Fixing the Problem of Nitrogen Limitation in Agriculture

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The Microbiology Society is undertaking a project entitled A Sustainable Future as part of our 75th Anniversary, which aims to highlight the Sustainable Development Goals (SDGs) to our members and empower them to use their research to evidence and impact the goals. Earlier this year, we put a call out to our members to submit case studies in the following three areas: antimicrobial resistance, soil health and the circular economy.

This case study is written by Carolin Schulte, who is a Doctoral Student at the University of Oxford, UK, and a member of the Microbiology Society. It focuses on Soil Health; maintaining the health of our soils has gained increasing prominence in recent years. Soils are essential for the global food system and regulate water, carbon and nitrogen cycles but are put under pressure from population growth and climate change.

What are the challenges that this research addresses?

With the world population predicted to reach 11 billion by 21001 and the area of farmable land decreasing due to the consequences of global warming, there is an urgent need for agricultural practices that generate high yields in a sustainable manner. Despite major advances in agricultural productivity, 13% of the population in developing countries are suffering from malnutrition2, dramatically highlighting that we must take active measures for achieving global food security.

My doctoral research focuses on harnessing microbiology to sustainably increase the availability of nitrogen, which, besides phosphorus, is commonly the main limiting factor for plant growth. Although nitrogen constitutes 78% of the atmosphere, this inert N2 gas is not bioavailable and has to be “fixed” into ammonia, NH3. Leguminous plants, such as peas and beans, have evolved the ability to form intricate symbiotic relationships with certain soil bacteria called rhizobia. In this complex interaction, rhizobia induce the formation of nodule structures on plant roots. Inside these nodules, rhizobia differentiate into nitrogen-fixing bacteroids, which convert inert N2 into NH3 that can be assimilated by the plant host.

What findings and solutions were provided by this research?

Because it is very difficult to study biological nitrogen fixation experimentally, my research combines computational and experimental approaches to understand bacterial metabolism in this extraordinary example of trans-kingdom mutualism. By combining metabolic modelling techniques with various genome-scale omics datasets, I am creating mathematical representations of rhizobial metabolism in the symbiosis. I am using these models to simulate the response to gene deletions or varying nutrient availability, thereby defining mechanisms through which the plant host controls the metabolism of its symbiont. These insights lay the foundation for targeted engineering of rhizobial strains that are more efficient at fixing nitrogen. Understanding fundamental properties of the symbiosis is further important for attempts to transfer symbiotic nitrogen fixation to non-legume crops, such as wheat and corn.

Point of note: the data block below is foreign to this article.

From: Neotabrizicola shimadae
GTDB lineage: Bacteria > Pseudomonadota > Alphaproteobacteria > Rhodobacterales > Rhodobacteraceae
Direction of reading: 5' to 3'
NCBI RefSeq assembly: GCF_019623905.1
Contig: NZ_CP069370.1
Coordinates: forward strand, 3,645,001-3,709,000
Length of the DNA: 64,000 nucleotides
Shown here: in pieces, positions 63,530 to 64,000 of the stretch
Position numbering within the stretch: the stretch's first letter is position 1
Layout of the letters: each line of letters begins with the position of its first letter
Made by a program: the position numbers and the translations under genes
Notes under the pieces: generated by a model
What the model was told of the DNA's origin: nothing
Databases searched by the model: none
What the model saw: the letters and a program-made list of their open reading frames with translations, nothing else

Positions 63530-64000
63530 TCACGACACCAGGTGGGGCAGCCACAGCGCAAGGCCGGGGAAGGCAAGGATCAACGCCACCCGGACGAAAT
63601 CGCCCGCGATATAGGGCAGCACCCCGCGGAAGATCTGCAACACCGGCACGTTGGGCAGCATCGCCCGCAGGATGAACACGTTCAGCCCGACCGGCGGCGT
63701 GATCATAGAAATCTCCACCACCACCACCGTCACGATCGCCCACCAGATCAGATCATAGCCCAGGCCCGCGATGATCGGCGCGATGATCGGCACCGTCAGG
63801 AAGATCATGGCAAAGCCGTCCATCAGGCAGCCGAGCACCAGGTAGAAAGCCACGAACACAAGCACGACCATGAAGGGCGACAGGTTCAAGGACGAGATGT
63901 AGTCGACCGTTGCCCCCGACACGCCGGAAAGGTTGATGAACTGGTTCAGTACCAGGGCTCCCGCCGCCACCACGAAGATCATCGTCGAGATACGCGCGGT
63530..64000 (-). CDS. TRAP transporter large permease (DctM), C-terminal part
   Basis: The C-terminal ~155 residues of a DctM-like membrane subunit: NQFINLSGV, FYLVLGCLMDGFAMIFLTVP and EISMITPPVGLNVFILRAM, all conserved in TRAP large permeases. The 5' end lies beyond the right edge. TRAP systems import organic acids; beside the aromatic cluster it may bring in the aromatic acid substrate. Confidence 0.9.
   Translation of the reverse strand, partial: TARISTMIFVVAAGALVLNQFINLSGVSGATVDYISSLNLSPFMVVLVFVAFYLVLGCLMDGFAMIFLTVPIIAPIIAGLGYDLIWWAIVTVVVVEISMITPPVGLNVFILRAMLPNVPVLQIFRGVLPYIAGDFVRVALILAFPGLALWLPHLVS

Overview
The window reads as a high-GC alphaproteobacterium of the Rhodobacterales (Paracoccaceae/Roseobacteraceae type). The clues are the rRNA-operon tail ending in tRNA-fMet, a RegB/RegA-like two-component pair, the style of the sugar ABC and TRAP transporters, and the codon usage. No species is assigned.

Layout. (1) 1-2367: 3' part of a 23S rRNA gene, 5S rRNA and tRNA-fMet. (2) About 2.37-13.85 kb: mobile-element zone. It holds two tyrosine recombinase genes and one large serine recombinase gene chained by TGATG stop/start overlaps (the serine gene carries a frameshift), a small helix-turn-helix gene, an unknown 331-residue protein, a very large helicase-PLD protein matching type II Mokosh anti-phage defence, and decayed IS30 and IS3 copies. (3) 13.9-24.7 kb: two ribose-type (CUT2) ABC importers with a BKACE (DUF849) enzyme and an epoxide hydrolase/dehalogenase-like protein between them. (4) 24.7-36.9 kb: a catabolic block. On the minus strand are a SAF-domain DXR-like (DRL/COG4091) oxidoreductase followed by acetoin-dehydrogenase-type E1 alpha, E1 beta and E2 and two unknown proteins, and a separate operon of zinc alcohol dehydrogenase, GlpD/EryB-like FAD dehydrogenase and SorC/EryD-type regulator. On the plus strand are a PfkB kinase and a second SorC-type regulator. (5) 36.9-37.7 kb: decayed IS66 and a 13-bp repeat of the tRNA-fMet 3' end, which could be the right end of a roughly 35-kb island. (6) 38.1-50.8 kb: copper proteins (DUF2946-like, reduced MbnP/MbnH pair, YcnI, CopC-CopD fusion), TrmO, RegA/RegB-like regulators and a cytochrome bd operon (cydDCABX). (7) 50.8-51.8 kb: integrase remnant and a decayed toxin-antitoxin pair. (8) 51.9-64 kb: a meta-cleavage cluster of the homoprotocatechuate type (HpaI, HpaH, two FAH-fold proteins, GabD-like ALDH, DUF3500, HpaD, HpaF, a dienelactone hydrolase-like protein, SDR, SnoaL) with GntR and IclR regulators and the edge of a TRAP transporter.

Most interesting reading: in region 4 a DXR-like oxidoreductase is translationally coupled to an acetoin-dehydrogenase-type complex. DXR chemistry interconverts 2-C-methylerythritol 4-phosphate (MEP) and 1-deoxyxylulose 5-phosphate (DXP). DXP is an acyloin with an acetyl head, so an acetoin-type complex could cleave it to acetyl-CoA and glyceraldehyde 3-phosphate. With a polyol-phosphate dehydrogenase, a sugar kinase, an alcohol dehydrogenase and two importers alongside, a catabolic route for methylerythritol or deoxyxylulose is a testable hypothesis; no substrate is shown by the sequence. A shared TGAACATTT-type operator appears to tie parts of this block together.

Since establishing these non-natural symbioses is hampered by the requirement to engineer both the plant and the bacterial partner, major research efforts are also aimed at harnessing bacteria that fix nitrogen outside of a nodule environment. As part of my PhD programme, I had the opportunity to explore this area during an internship at Sound Agriculture, a start-up based in Emeryville, California. Sound is developing bio-inspired chemistry to enhance plant-microbe interactions, notably the interaction of free-living nitrogen fixers and corn. For my internship, I joined the research and development team who, amongst other projects, are working on the targeted synthesis of novel molecules and their high-throughput screening for desired properties. This discovery platform has facilitated the identification of compounds stimulating microbial nitrogen fixation and phosphate solubilization, with significant benefits for crop yield observed in field trials.

How can this research support the transition to a more sustainable future?

Current practices of using synthetic fertilisers to prevent nutrient limitation have multiple environmental issues: in addition to the high energy demand of chemical nitrogen fixation, a significant fraction of fertilisers leaches into the environment, causing water pollution and algal blooms. Major changes in agricultural practices are therefore essential to achieving Goal 2 of the Sustainable Development Goals: Zero Hunger, while preserving our ecosystems. Nitrogen-fixing microbes will play a crucial part in this transition, and advances in our understanding of biological nitrogen fixation promise to provide solutions for a sustainable high-yield agriculture.

References

1 United Nations. World Population Prospects: The 2019 Revision, UN Department of Economic and Social Affairs; 2019. https://population.un.org/wpp/ [accessed 13 May 2020]

2 United Nations. Sustainable Development Goals, Goal 2: Zero Hunger; 2020. https://www.un.org/sustainabledevelopment/hunger/ [accessed 13 May 2020]


About the Author

Carolin Schulte is a Doctoral Student at the University of Oxford, UK, and a member of the Microbiology Society. More information on her work is available here.